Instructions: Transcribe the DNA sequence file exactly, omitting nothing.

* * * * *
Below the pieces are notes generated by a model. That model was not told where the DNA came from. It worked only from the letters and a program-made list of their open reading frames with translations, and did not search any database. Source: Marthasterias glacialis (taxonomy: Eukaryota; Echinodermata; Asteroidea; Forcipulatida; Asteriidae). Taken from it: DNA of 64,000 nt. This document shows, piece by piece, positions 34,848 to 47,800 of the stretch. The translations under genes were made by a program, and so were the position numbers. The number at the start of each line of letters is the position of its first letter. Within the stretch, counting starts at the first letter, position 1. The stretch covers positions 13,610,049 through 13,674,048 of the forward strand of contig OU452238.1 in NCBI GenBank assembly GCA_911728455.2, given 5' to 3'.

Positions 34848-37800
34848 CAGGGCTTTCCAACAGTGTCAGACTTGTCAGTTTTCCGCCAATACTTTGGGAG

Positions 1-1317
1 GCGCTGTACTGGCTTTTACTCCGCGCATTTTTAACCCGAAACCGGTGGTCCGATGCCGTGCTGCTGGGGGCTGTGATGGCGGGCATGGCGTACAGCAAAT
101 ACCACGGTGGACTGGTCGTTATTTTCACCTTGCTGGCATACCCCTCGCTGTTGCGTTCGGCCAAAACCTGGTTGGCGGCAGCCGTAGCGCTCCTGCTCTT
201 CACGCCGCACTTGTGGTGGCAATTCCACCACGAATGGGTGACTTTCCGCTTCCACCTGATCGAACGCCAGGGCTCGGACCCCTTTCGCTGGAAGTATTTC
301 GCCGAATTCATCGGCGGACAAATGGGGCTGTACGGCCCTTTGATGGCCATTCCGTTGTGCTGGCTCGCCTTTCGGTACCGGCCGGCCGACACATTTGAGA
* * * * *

Below the pieces are notes generated by a model. That model was not told where the DNA came from. It worked only from the letters and a program-made list of their open reading frames with translations, and did not search any database. Source: Marthasterias glacialis (taxonomy: Eukaryota; Echinodermata; Asteroidea; Forcipulatida; Asteriidae). Taken from it: DNA of 64,000 nt. This document shows, piece by piece, positions 34,848 to 47,800 of the stretch. The translations under genes were made by a program, and so were the position numbers. The number at the start of each line of letters is the position of its first letter. Within the stretch, counting starts at the first letter, position 1. The stretch covers positions 13,610,049 through 13,674,048 of the forward strand of contig OU452238.1 in NCBI GenBank assembly GCA_911728455.2, given 5' to 3'.

Positions 34848-37800
34848 CAGGGCTTTCCAACAGTGTCAGACTTGTCAGTTTTCCGCCAATACTTTGGGAG

Positions 1-1317
1 GCGCTGTACTGGCTTTTACTCCGCGCATTTTTAACCCGAAACCGGTGGTCCGATGCCGTGCTGCTGGGGGCTGTGATGGCGGGCATGGCGTACAGCAAAT
101 ACCACGGTGGACTGGTCGTTATTTTCACCTTGCTGGCATACCCCTCGCTGTTGCGTTCGGCCAAAACCTGGTTGGCGGCAGCCGTAGCGCTCCTGCTCTT
201 CACGCCGCACTTGTGGTGGCAATTCCACCACGAATGGGTGACTTTCCGCTTCCACCTGATCGAACGCCAGGGCTCGGACCCCTTTCGCTGGAAGTATTTC
301 GCCGAATTCATCGGCGGACAAATGGGGCTGTACGGCCCTTTGATGGCCATTCCGTTGTGCTGGCTCGCCTTTCGGTACCGGCCGGCCGACACATTTGAGA